Braille Monitor                                                                  October 1985

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Blind Organization's Chief Criticizes State Programs

by Paul Nyden
Investigative Reporter

(The following article appeared in the August 23, 1985, Charleston (West Virginia) Gazette, It points up the problems we often have with governmental and private agencies. It also points up the reason for our sometimes being labeled "militant." We can and do serve as a watchdog on programs established to give the blind service, and we do not hesitate to speak out to expose sloppy or illegal conduct. No one likes to be placed in the spotlight of public exposure--especially, if everybody else except one group is quiet and not rocking the boat. Dick Porter, the President of the National Federation of the Blind of West Virginia, speaks his mind. Here is the article as it appeared in the Charleston Gazette.)

Some state programs designed to assist blind West Virginians are being mismanaged, charges Richard Porter, president of the West Virginia chapter of the National Federation of the Blind. Porter spoke before the organization's 32nd annual state convention held in Huntington last weekend.

Porter asked for the "transfer or resignation" of Richard Collett, chief of services for the West Virginia Society for the Blind's vending programs.

Porter also wants Earl W. Wolfe, director of the Division of Vocational Rehabilitation, to demand Collett's removal.

Blind workers operate all vending machines in interstate highway rest stops. Porter is upset because "blind people are paid only $4.50 an hour, while Department of Highways workers at those same rest stops earn between $8.50 and $9.00 an hour. And, in order for blind people to have their machines, they have to do janitorial work as well."

The vending program would generate more money if the Division of Vocational Rehabilitation negotiated a better contract, says Porter. "Saccor Machines now leases machines for $115 a month. But the Lance Corporation has offered to furnish vending machines for $20 a month, including maintenance."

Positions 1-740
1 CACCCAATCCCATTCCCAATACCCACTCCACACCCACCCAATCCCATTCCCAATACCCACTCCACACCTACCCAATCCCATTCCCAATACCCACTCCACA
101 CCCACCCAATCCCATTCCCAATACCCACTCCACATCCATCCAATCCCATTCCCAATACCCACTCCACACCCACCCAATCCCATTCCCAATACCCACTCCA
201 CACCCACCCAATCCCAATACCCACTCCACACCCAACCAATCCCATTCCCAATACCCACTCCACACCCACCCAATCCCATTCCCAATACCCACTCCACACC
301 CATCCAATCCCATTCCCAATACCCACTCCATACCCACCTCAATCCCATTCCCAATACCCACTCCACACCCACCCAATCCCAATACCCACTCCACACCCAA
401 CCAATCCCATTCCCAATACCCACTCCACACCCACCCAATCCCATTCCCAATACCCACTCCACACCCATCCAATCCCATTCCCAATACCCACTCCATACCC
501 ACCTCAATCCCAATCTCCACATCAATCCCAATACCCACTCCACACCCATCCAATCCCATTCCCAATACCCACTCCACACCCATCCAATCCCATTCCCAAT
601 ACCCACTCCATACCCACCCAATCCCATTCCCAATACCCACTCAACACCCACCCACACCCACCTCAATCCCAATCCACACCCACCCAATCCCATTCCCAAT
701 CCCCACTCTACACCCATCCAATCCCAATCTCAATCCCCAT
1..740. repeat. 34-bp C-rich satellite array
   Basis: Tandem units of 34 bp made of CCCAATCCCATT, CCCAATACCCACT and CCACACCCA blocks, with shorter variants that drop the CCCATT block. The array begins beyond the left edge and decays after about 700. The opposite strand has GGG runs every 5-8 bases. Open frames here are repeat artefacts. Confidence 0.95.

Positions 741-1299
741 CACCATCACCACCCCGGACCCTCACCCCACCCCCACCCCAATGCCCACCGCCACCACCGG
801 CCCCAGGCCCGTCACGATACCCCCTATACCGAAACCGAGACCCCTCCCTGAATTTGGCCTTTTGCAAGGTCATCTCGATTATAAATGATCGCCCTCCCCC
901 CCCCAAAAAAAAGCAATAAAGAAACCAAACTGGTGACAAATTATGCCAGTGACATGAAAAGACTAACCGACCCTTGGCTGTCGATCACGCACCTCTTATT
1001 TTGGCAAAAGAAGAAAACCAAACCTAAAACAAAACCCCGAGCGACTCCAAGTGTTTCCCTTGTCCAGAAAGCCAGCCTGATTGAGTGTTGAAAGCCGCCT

Vending machines are presently located in 16 rest stops on 1-64, 1-70, 1-77, I79, and 1-81, according to Bill F. Gardner, an assistant DVR director.

The Society for the Blind also has a contract with DVR, says Gardner, to provide paperwork and bookkeeping services for blind vendors in the state Capitol and other public buildings.

Porter also criticized Collett for doing nothing about a check Porter says was issued "either illegally or unethically." Collett is on vacation and unavailable for comment.

The check controversy involves John R. Adkins, former director of the Appalachian Center for Independent Living.

ACIL is a federally funded organization with offices at 1427 Lee St. in Charleston--a house owned by the Society for the Blind. Adkins, a quadriplegic, resigned his position in the wake of this controversy.

Porter believes "local and federal officials took no action on this matter because the individual involved was severely disabled and the money involved was not mega-bucks."

The Multi-County Community Action Against Poverty Inc. issued a $750 check on Sept. 30, 1983, to the West Virginia Society for the Blind, says Porter, to construct a cement ramp at 1427 Lee St.

Multi-CAAP's check, however, was not deposited in the Society's account, but in the ACIL Foundation's account.

Adkins then issued the West Virginia Society for the Blind a $350 check (numbered 139) to pay for ramp construction, $150 of which went to D and D Construction--a company Porter says is nonexistent. Adkins issued a second $400 check (numbered 140) to himself, according to Porter.

Adkins obscured this $400 transaction, says Porter, by creating a photostatic copy of a $400 check (also numbered 140) to the Claxton Bakery in Georgia, which makes fruitcakes sold by many charitable organizations. This check was never cashed, nor even sent to the bakery, says Porter, who was a member of ACIL's board at the time.

"That ramp was built," said Gardner Thursday, "and they paid us what we asked to build the ramp. They bought the materials. If Adkins drew more than he was supposed to, that's not our problem. This matter has already been investigated."

ACIL officials referred all questions to Multi-CAAP, which oversees the operation. Asked about Porter's comments, Multi-CAAP Executive Director Helen Beckulhimer said: "I don't know what he's talking about. I only deal with federal funds. And nothing is wrong there."

In his Huntington speech, Porter also charged, "There is a lack of administrative opportunities in state government for qualified blind persons. I feel programs created for the blind should involve qualified blind persons in their operation. West Virginia is behind many other states in this area. "